Oddbins is growing accustomed to controversy, high-profile departures and predictions of its demise but the resignation of sales director Andy Gadsby has brought together all three at once.
Gadsby, the loyal squadron leader with a passionate belief in his mission, had been an institution at Oddbins: a straight-talking guy with unswerving commitment to the cause who expected the same of those around him. That he, of all people, should throw in the towel prompted an almost audible collective gasp in the drinks trade.
"I'm the sales director so my job is to be responsible for the developing the sales, motivating the sales team, directing strategy," he says. "I just felt increasingly I wasn't being allowed to do that and I didn't want to start 2008 not believing in what I could do and not doing justice to the job."
Gadsby describes his resignation in careful, measured tones. He insists his love of the company remains undiminished and he even expresses admiration for MD Fabrice Bidault. But he feels he has been bypassed by Castel, Oddbins' parent company, and put in a position where he was executing orders he felt were damaging not only his ability to do the job but the viability of Oddbins itself.
The central controversy at Oddbins - aside from Castel's overpayment for the business and the losses it has sustained ever since - has been the conversion of many Oddbins branches to Nicolas, the French wine specialist chain, which now has 80 stores. The policy has meant the rebranding of some of Oddbins' best branches - including jewels in the crown such as Canary Wharf, Bath, Winchester and Alderley Edge. After some heated discussions at the Wimbledon head office, it was Gadsby's job to explain the project to an increasingly disillusioned set of managers across the country.
"I didn't mind changing unprofitable stores into Nicolas if it meant we kept shops open," Gadsby says. "In certain locations a classic French wine store might be better, but it went beyond what I was initially told. There are still 160 or 170 Oddbins stores out there to develop. I don't have any problem with the Nicolas brand but I thought it was a bit short-sighted with the last 20 conversions. Why spend £20k on a refit?"
Gadsby says his frustration was compounded by pressure to cut costs rather than invest in the brand. "Oddbins has lost a lot of money so obviously things have to change, but the attitude needs to be 'how do we develop sales and make things better?', not just cut back," he insists. "I have no animosity towards Oddbins but it wasn't exciting any more. For me it was always about developing new things, the trade side of the business, the mail order service and the range. All these things Oddbins was respected for are being lost."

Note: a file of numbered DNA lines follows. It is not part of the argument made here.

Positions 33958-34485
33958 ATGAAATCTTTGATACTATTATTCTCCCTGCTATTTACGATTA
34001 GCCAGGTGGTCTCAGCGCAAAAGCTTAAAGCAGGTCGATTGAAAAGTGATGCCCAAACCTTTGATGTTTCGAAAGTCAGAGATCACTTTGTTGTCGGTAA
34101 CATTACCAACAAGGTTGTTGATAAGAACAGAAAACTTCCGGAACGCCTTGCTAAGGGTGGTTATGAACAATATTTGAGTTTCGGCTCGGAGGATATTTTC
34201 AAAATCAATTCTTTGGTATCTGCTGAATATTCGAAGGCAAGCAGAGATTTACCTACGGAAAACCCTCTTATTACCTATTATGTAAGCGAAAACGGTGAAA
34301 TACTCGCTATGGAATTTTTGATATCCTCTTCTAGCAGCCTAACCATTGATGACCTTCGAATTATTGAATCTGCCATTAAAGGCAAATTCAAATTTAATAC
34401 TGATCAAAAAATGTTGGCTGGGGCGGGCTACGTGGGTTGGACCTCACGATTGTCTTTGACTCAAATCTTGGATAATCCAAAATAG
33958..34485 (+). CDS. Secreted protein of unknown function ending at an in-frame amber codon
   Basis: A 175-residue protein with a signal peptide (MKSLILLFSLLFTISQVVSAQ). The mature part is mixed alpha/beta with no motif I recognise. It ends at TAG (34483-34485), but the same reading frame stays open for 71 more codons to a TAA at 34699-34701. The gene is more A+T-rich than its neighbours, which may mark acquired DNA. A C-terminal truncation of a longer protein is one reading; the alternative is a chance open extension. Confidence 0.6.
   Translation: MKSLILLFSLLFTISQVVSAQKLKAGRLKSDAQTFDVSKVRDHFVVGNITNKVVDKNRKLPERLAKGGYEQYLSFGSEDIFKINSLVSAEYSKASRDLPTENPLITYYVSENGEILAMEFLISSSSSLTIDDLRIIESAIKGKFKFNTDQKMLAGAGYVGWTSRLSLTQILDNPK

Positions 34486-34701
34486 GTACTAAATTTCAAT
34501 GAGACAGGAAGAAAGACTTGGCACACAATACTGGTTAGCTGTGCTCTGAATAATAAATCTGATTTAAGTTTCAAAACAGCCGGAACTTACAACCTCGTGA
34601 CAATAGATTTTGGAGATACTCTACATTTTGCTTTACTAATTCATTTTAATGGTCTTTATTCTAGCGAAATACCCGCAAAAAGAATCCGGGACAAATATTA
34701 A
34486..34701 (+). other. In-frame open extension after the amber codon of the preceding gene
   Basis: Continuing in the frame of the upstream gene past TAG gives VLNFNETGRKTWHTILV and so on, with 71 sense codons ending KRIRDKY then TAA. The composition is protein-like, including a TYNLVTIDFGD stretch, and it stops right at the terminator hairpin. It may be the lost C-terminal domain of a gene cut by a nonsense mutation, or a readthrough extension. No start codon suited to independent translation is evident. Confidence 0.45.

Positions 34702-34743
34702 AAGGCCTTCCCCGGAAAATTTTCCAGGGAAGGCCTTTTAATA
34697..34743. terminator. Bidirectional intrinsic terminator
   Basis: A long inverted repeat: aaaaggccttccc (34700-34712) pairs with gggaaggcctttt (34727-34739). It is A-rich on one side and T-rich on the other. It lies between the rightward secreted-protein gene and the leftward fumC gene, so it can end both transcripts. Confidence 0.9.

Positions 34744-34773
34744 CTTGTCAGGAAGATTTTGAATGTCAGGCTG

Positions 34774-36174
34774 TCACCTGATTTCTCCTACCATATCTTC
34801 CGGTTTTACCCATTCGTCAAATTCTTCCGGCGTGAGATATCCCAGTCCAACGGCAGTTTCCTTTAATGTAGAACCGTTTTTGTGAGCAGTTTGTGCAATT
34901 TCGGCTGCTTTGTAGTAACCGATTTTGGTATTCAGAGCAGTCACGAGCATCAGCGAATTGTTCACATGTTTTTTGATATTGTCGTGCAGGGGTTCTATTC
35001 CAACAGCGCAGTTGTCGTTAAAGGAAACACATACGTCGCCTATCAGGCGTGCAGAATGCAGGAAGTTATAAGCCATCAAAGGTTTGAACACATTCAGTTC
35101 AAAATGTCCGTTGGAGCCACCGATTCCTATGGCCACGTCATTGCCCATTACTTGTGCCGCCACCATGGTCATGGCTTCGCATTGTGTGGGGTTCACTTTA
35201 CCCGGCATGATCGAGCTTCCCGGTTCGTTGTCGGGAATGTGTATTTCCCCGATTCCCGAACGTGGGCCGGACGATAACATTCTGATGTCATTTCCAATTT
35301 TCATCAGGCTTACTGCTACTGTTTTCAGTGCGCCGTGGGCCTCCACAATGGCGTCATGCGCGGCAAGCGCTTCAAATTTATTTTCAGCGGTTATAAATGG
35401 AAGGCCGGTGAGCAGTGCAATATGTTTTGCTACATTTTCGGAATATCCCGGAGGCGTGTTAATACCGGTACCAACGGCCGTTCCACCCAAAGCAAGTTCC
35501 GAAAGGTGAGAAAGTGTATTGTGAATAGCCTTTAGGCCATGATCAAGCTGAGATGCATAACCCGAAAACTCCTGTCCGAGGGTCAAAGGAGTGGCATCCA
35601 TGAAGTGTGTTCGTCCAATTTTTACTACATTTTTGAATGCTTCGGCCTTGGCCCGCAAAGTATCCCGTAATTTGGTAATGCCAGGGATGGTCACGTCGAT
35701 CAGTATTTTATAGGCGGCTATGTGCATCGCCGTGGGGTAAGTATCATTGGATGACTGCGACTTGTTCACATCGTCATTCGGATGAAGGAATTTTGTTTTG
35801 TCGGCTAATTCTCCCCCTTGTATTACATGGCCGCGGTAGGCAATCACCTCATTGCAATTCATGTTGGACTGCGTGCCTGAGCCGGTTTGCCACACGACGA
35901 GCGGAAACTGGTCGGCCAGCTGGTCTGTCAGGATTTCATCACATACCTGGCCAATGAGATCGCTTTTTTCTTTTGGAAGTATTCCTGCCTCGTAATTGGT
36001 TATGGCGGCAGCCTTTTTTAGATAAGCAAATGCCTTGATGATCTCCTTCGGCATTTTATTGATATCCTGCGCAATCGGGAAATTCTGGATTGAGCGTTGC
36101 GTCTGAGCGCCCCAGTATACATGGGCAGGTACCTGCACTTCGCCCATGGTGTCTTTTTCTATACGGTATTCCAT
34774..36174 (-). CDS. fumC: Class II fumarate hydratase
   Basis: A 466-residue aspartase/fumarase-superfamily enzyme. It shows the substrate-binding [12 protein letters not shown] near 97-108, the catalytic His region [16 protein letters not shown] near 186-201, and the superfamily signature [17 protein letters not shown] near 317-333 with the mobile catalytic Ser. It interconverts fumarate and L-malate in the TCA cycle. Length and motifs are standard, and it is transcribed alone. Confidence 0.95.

Where does Gadsby's departure leave Oddbins? As a private, family-owned company Castel normally weathers these kinds of storm. "The reality is it's death by a thousand cuts and he's just said 'enough is enough'," says one analyst. "It's getting worse by the day. God knows what their Christmas trading was like.
"Is it going to change significantly with Andy going? No. Is it going to continue to drift? Yes. Is there an end game in sight? Well, it looks as if any potential sale to Thresher - long rumoured to be on the cards - seems to have stalled. Pierre Castel knows this is the worst deal he ever did."
Even if the company had only paid £40m and not the final £17m instalment due, it has still been losing money and Oddbins is "hugely unattractive" to a trade buyer, he says, adding: "An £8.7m loss was the final straw for the venture capital people looking at it. The brand equity is declining by the day. Oddbins is 'stuck'."
Gadsby believes Oddbins has to consider a more varied offering. "The mistake Oddbins made for a long time was trying to fit one format into every store," he says. "My argument was it was about ranging and promotions . You need to split this up. High-street stores should concentrate on one and two-bottle deals, larger city-type stores with car parking on case sales, and convenience ones may have to sell cheaper wine and Lambert & Butler."
For Gadsby it's all academic now. "I've taken it as far as I can take it under my tenure. I would love to see a successful Oddbins, and I hope it is," he says. "But just how, given everything that's gone on, is difficult to fathom because what's the direction?"
It is a question that will dominate the thoughts not just of Gadsby's successor but those of bosses at Thresher and Wine Rack too.nFrench gloom?
When Castel took over Oddbins in 2002 it had fewer than 20 outlets of Nicolas - its French wine specialist - in the UK
Since then Castel has converted more than 60 Oddbins stores into Nicolas outlets
Yet French wine appears to be in decline - Nielsen statistics for the year to 1 December 2007 show French wine's MAT value share of the UK market was 17.2%, down from 17.7% in 2006
France is number two in the market behind Australia with 24.2% but US wine is at 16.3%